Myelin Repair – fixing the top layer of our neural roading system

One of nature’s most common and observable structures is a layered system, from large mountainous strata deposits to layers that form skin to myelination that protects and insulates all human neural connectors (McGrath, 2013). The schematic below stylises the layers of lipid based membranes around a nerve, one of literally millions in our brain.  Myelin acts as insulating material around the axon that enables the energy (message) of the action potential (energy pulses) to travel down the axon quickly and efficiently through the brain nerve system, and protecting the nerve from energy loss.  The deterioration of this insulating buffer causes many different issues in the human body one of which is multiple sclerosis (MS).  The sufferer of MS experiences delayed message transmittal to various parts of their body.  For example, deterioration in the part of the brain that controls speech and language will impede the person’s oral communication.  As the brain controls messages to the whole body, any part can be affected.  MS has a range of muscle weakness and spasms, can cause fatigue and cognitive impairment, pain and incontinence depending on which areas of the neural roading system is affected. 
Multiple sclerosis currently has no cure.  Treatments focus on the alleviation of symptoms such as muscle relaxants and anti-spasm medications.  Current therapeutic research is focussing on identifying the genes that are implicated in multiple sclerosis at the Duke Centre for Human Genetics. But how helpful is early detection if there are no options for repair.  But as crazy as it sounds, what if research approached re-myelination like it does repairing roads?  Essentially our neural system is a transport system, transporting chemicals and energy and messages from one part of our body to another.  Signals from the brain are blocked due to damaged myelin.  What if we could repair myelin like we resurface and repair potholes in the roads, or as we approach repairing skin – understanding the layers and emulsions that make up our nano-world as we do our outer world.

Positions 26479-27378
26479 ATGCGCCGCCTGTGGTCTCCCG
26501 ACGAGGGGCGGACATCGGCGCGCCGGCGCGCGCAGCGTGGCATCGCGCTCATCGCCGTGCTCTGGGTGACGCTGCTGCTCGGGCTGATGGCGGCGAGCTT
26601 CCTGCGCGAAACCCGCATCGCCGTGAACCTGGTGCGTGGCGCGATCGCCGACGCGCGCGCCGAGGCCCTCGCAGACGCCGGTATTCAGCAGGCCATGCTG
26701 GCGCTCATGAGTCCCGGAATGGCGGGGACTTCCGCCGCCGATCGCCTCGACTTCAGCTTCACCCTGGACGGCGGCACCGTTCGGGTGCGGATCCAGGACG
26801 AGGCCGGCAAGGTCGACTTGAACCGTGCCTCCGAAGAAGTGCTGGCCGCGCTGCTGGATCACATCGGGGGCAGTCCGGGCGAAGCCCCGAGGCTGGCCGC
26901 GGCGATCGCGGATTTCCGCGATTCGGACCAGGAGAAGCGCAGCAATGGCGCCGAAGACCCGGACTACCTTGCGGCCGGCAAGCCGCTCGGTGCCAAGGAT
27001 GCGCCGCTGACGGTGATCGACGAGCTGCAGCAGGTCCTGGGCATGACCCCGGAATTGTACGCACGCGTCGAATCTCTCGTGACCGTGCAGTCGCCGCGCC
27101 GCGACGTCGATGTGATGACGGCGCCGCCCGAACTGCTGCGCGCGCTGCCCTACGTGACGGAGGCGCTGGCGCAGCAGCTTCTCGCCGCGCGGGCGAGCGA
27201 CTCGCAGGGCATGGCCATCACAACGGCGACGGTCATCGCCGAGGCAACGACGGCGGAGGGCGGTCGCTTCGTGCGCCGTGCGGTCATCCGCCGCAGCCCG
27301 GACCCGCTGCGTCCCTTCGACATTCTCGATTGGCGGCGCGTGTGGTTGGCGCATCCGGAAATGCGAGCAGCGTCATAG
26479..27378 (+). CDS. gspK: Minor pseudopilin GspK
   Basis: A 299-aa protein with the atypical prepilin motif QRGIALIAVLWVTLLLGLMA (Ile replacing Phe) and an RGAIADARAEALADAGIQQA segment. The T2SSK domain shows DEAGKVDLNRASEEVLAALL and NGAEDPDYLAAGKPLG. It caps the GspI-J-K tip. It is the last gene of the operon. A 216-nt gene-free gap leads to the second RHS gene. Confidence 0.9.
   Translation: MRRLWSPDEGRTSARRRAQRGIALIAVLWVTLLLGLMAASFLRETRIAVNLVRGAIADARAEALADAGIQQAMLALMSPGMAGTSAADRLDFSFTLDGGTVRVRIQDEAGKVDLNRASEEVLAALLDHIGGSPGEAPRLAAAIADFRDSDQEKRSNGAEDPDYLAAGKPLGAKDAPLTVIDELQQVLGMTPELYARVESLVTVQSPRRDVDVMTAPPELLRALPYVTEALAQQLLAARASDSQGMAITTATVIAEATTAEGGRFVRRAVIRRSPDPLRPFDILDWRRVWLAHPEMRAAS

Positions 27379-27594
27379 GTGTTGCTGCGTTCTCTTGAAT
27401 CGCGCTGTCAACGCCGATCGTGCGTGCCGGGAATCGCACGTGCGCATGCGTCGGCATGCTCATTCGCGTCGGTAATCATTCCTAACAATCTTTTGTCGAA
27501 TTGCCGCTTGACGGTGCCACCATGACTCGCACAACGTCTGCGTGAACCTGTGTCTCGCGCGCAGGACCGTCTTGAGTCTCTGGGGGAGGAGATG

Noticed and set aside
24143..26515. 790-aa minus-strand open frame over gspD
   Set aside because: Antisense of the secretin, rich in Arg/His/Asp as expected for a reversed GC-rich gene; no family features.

At present there are more impossibilities than possibilities.   But science can explore today’s impossibilities and ‘what-if’s”.   Podbielska et al (2013) have been exploring oligodendrocyte protection and myelin repair in animals and potential relevance for humans.  If they can understand the myelination process, this may lead the way to future re-myelination interventions and therapies.  Potential for re-sealing our neural roading system is a long way off, but it’s an appreciation for the inherent beauty and strength (McGrath, 2012) in the lamellar structure of myelin is a start of a long scientific journey.Genetic research can go some way as to answering why one person suffers and another doesn’t.  Questions around treatment are vast considering the how on earth would we target repair on such a nano-scale even if we found a suitable ‘material’ or technology.  As we pursue the understanding of nature’s structures, maybe new technologies can make the impossible, possible. 
General initial information about MS is found at DocSuggest, Healthcare Simplified, What is Multiple Sclerosis retrieved 9 Feb 2014
McGrath, K. (2012, May). Lecture 4. Natures Patterns: Complexity [PowerPoint Slides].  Lecture conducted as part of Scie211, 2013/2014.  Victoria University of Wellington, NZ.
Outlines for a range of genetic research areas, including multiple sclerosis are explored at Duke University M
Podbielska, M., Banik, N., Kurowska, E., & Hogan, E. (2013). Myelin Recovery in Multiple Sclerosis: The Challenge of Remyelination. Brain Sci. 3, no. 3: 1282-1324. Retrieved from



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